Since his diagnosis for Immunoglobulin A Nephropathy in 2015, Tony Doshier, a veteran and Waxahachie High School graduate, has been desperately searching for a kidney donor to take him off dialysis and give him normalcy once again.
“I just found out last week of the final ‘yes,’” an elated Doshier said of the good news to receive a kidney on July 14. “It was such a weight lifted off my shoulders.”
Through two years of daily four-hour blood cleansing sessions, Doshier is finally exhaling with relief as local Waxahachie High School graduate, Harmony Cornwell, will be donating her kidney on August 8.
“She was a friend of mine in high school, and we hung out in the same a group of friends,” Doshier began.
“Well, since high school was over, I drifted on, joined the Air Force and traveled. I never ran across her until Facebook came around and we became friends and conversed here and there."
“I just felt that God laid it on my heart,” expressed Harmony Cornwell, friend and kidney donor to Doshier. “The way I put it is, if my family or I couldn't give a kidney to my husband, I would hope and pray that someone would come forth and do it."
“Tony’s gone through a lot of family members that weren’t a match for whatever reason, and I sat there as a wife and mom and hoped someone would do this for my husband if we were in the same spot. So I asked myself ‘Why shouldn’t I do it for someone else’s husband and dad?’ Once I understood that, it was a no-brainer for me."
As defined by the National Kidney Foundation, Tony’s disease, Immunoglobulin A Nephropathy (IgAN), also known as Berger’s disease, is a condition that damages the glomeruli inside the kidneys and can cause dialysis due to the organ’s inability to filter waste from the body.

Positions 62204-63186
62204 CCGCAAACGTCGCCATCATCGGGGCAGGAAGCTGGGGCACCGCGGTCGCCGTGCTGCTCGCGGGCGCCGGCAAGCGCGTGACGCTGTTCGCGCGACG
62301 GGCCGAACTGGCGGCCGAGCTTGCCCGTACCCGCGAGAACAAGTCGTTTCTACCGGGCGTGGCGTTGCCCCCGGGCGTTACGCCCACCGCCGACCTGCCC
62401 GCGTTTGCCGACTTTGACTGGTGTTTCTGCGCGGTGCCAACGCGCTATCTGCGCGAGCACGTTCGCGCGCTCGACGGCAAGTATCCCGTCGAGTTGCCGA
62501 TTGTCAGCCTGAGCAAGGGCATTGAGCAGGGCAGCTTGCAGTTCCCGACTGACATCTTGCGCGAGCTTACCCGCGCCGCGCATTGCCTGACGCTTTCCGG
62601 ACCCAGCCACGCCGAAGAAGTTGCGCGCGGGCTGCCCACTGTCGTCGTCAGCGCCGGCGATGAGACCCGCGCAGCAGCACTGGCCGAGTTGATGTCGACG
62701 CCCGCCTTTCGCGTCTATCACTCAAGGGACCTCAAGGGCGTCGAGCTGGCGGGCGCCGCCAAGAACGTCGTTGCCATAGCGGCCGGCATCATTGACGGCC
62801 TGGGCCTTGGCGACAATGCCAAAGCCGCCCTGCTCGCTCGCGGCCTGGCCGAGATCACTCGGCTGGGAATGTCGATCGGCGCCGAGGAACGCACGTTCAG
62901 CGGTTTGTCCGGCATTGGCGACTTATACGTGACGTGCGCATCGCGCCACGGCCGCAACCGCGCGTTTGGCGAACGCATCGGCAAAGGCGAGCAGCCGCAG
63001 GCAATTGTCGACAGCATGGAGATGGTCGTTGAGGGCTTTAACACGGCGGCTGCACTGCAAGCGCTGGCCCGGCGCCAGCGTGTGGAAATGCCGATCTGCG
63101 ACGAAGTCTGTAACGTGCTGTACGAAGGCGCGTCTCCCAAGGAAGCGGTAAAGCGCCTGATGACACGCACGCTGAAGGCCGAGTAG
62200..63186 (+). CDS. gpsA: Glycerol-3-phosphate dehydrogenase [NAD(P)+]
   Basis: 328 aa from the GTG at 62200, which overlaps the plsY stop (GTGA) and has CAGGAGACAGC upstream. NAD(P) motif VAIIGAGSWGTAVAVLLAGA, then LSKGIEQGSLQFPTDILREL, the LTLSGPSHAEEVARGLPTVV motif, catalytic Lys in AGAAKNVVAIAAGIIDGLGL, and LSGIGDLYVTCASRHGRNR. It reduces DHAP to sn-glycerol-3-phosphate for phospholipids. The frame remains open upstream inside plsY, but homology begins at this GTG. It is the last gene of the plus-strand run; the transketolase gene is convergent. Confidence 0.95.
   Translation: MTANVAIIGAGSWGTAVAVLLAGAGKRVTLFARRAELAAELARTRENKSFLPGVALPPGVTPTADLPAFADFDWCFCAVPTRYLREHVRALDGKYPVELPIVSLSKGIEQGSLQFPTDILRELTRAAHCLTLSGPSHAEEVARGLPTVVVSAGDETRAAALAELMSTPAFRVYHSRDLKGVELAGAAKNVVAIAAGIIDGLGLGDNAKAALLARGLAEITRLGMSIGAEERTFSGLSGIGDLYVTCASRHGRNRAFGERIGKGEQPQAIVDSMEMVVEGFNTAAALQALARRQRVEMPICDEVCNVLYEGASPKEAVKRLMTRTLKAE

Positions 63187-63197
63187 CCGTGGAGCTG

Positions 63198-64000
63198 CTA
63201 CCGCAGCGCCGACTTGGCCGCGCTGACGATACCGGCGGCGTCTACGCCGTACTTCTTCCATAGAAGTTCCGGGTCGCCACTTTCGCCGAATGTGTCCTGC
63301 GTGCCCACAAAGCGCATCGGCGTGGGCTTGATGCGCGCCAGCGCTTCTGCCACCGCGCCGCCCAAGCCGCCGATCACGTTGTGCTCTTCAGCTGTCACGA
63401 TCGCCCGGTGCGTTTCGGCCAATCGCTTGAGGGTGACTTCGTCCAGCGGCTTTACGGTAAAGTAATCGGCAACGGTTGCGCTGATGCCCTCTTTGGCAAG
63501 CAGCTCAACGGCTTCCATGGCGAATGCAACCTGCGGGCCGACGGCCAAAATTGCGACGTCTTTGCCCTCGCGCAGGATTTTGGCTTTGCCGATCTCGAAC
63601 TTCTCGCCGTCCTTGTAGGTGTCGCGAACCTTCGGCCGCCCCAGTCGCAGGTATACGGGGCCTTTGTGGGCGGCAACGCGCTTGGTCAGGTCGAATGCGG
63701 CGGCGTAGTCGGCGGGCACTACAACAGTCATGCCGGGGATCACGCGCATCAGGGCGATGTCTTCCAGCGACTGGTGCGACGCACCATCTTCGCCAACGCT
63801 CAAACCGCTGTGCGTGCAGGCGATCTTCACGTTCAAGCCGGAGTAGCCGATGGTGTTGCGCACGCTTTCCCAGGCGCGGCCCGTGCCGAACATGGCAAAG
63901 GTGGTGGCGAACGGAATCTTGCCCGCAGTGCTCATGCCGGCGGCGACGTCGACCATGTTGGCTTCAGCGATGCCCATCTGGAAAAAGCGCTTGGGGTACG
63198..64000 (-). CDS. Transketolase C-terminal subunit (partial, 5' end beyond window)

Left with only five percent of kidney functionality in April 2017, Doshier was put on dialysis.
“It’s very hard on your body, and you can’t let it get you down mentally,” Doshier related. “If you let it get you down mentally, then everything else changes for you and I’ve seen that first-hand."
“Going on dialysis is not an easy thing to handle but finding that support system is extremely important. And for my journey I found that through Facebook, it’s literally the reason I found the kidney,” he expounded.
As social media platforms spread Doshier’s story, Cornwell was more than motivated to help an old friend out.
“I told him that I had been thinking and praying about it and was wanting to start the process,” Cornwell said. “I didn’t know if I’d be a match or not, but I started the process, and he was very grateful.
“He was like, ‘Even if it doesn’t work out, it means a lot that you would even try.’ So it was a day-by-day, week-by-week kind of thing for over three months,” she described.
As stated by the Alliance for Paired Kidney Donation, a typical kidney donor process is compiled of a series of extensive tests.
From blood tests to rule out any viruses and provide tissue typing for precise matching, to urine, heart, and cancer examinations, Cornwell went through many evaluations by surgeons, transplant social workers, and psychologists.
“I went in twice where they drew vials of blood because there’s so much blood work they had to run,” Cornwell explained the procedure. “I think my first one was around 17 vials of blood and the second one was 12 vials and then a vile for any extra thing they needed.”
“At my first appointment, they have stickers for each vial, and my stickers kept coming and coming because the more stickers you have, the more blood you give. And the man next to me was like, ‘Will you have any blood after this?’ she laughed.